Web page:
By Mike Givler
A lot has happened in the past 300 years. The United States of American was founded. A man walked on the moon. A terrorist strike on Sept. 11, 2001, changed the world. And through it all, Presbyterians have been there every step of the way. They were signers of the Declaration of Independence (12 total), an astronaut on Apollo 11 (Buzz Aldrin) and experienced loss when the country was attacked.
The Presbyterian Church has also experienced many peaks and valleys in the past three centuries. The first General Assembly was held in Philadelphia in 1789. The first foreign missionary sailed to Liberia in 1833. The largest American Presbyterian denominations – the United Presbyterian Church in the United States of America (UPCUSA) and the Presbyterian Church in the United States (PCUS) – reunited after 122 years, forming the Presbyterian Church (U.S.A.) in 1983.
The history of the Presbyterian Church got its start in Philadelphia where the first presbytery and synod were formed. The first presbytery was organized in 1705 and met for the first time a year later. According to the “Historical Sketch of the Synod of Philadelphia,” a presbytery meeting including seven ministers from Pennsylvania, New Jersey, Maryland and Delaware was held on Oct. 27, 1706 but the minutes from that meeting where Francis Makemie was presbytery moderator have been lost. Called the General Presbytery, it quickly grew in size, and on Sept. 21, 1716, it decided to break into four presbyteries and create a General Synod (eventually known as the Synod of Philadelphia). Consisting of 17 ministers and a territory from Long Island to Virginia, the first synod met for the initial time on Sept. 17, 1717 in Philadelphia, and consisted of presbyteries from Philadelphia, New Castle, Snow Hill and Long Island. However, the Presbytery of Snow Hill was never formed, and those churches were absorbed by New Castle.
A difference in theology split the Synod of Philadelphia in 1745, creating the “new side” Synod of New York and the “old side” Synod of Philadelphia. Thirteen years later the synods mended their ways and rejoined forces to create the Synod of New York and Philadelphia even though the new side outnumbered the old side by more than a 3:1 margin. In 1788, a General Assembly was formed and it met for the first time at Arch Street Presbyterian Church in Philadelphia a year later. Present at that first General Assembly were the Synods of Philadelphia, New York, Virginia and the Carolinas.
In 1732, the Presbytery of Donegal was formed and it included Lancaster County and “as far west as settlers cared to go.” After the old side/new side controversy was settled in 1758, the Presbytery of Donegal was dissolved. All the churches on the west side of the Susquehanna River were placed into the new Presbytery of Carlisle in 1765. By 1794, the Presbytery of Huntingdon was formed out of the Presbytery of Carlisle, and in 1811, the Presbytery of Northumberland was in place. By this time, there were also presbyteries named Philadelphia First, Philadelphia Second and Philadelphia Third.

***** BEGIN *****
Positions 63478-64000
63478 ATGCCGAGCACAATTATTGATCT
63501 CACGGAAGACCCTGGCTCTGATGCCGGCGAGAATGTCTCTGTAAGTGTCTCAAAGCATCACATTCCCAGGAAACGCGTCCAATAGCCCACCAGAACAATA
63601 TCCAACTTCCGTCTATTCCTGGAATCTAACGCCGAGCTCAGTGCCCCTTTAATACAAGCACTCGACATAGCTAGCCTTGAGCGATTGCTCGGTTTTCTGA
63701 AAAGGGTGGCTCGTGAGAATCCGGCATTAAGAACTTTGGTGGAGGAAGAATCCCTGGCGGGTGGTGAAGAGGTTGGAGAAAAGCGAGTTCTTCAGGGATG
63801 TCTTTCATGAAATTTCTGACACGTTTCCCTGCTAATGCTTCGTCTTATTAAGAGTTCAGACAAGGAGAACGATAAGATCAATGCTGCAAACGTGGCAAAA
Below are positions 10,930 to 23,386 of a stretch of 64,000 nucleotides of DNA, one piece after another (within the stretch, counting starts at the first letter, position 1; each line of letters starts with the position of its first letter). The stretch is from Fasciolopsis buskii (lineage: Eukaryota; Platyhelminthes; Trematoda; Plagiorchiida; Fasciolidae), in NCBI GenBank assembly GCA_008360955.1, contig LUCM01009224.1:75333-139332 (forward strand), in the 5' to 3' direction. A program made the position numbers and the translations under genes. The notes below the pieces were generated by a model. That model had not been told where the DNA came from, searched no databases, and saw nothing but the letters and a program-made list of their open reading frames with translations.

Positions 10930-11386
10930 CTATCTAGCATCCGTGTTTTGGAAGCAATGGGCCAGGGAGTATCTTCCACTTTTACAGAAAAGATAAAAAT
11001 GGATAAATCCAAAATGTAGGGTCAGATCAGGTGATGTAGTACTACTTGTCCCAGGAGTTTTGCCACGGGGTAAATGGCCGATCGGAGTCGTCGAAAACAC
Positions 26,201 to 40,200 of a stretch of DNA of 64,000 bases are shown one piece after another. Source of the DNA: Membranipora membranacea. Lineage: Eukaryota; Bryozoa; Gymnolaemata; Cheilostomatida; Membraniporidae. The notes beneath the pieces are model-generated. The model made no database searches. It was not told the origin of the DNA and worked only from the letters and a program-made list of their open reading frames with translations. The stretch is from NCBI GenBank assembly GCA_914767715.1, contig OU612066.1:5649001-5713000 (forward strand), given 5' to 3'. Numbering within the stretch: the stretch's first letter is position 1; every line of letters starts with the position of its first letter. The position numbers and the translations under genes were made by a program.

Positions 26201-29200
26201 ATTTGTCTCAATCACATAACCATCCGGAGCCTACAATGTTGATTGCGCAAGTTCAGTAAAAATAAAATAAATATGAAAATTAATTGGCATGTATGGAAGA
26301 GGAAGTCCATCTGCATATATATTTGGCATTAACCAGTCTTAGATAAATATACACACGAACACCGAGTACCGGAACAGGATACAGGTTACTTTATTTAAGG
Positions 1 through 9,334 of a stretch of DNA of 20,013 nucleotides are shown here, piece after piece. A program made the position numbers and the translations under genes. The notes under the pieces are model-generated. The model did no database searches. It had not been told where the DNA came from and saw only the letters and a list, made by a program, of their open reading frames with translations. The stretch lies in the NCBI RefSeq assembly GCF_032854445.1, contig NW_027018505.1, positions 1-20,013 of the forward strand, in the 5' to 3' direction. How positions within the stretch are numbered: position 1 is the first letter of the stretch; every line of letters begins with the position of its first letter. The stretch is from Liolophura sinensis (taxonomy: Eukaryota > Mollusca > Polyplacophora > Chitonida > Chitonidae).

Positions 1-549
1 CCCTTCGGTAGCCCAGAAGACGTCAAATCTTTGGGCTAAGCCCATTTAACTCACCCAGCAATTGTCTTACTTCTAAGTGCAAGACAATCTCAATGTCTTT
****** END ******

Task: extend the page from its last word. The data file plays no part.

Seven “new school” presbyteries – including Philadelphia Second, Philadelphia Third, Carlisle, Huntingdon and Northumberland – were set off from the Synod of Philadelphia to create the Synod of Pennsylvania in 1838. This synod stretched to the western part of the state until 1843 when the Synod of West Pennsylvania was formed, encompassing the Presbyteries of Erie, Meadville and Pittsburgh. A Synod of Pittsburgh had been formed in 1802 by the union of the Presbyteries of Erie, Ohio and Redstone.
Meanwhile, the Synods of Pennsylvania and Philadelphia shared some of the same boundaries, “but the latter body grew to be unwieldy, and was materially changed,” as it reads in the “Historical Sketch of the Synod of Philadelphia.” Eventually a split occurred in Philadelphia and in 1854 the Synod of Baltimore was formed, which included many presbyteries from the Synod of Philadelphia. In 1870, a reunion of the old school and new school sides met and new synod boundaries were established. Four synods in Pennsylvania were created (Philadelphia, Harrisburg, Erie and Pittsburgh), while the Synod of Baltimore included churches in West Virginia, and four synods in Ohio (Cleveland, Toledo, Cincinnati and Columbus) comprised that state. (At this meeting, there were 34 synods created, stretching as far as the Synod of the Pacific – a region west of the Rocky Mountains.)
In 1882, the Synod of Pennsylvania was formed from the four synods that had encompassed the state, and the synod’s geographical boundaries remained constant for a lengthy period of time. In 1973, the General Assembly created “regional” synods, and the Synods of Pennsylvania and West Virginia were merged to become the Synod of Pennsylvania-West Virginia (which also included a small portion of eastern Ohio). The name Synod of the Trinity was later chosen to replace the unwieldy geographic title. The current boundaries were established after the reunion of northern and southern Presbyterians in 1983, when the Presbytery of Greenbrier – formerly part of the southern church – was united with the Presbytery of West Virginia and became part of the Synod of the Trinity.
The Synod today covers all of Pennsylvania, all of West Virginia except for the eastern panhandle and the counties of eastern Ohio (with West Virginia’s northern panhandle) generally known as the Upper Ohio Valley.
Currently, 16 presbyteries make up the Synod of the Trinity, and these “mid-council offices” serve 1,094 churches and 160,509 Presbyterians, making the Synod of the Trinity not only the oldest but also one of the largest in the Presbyterian Church (U.S.A.).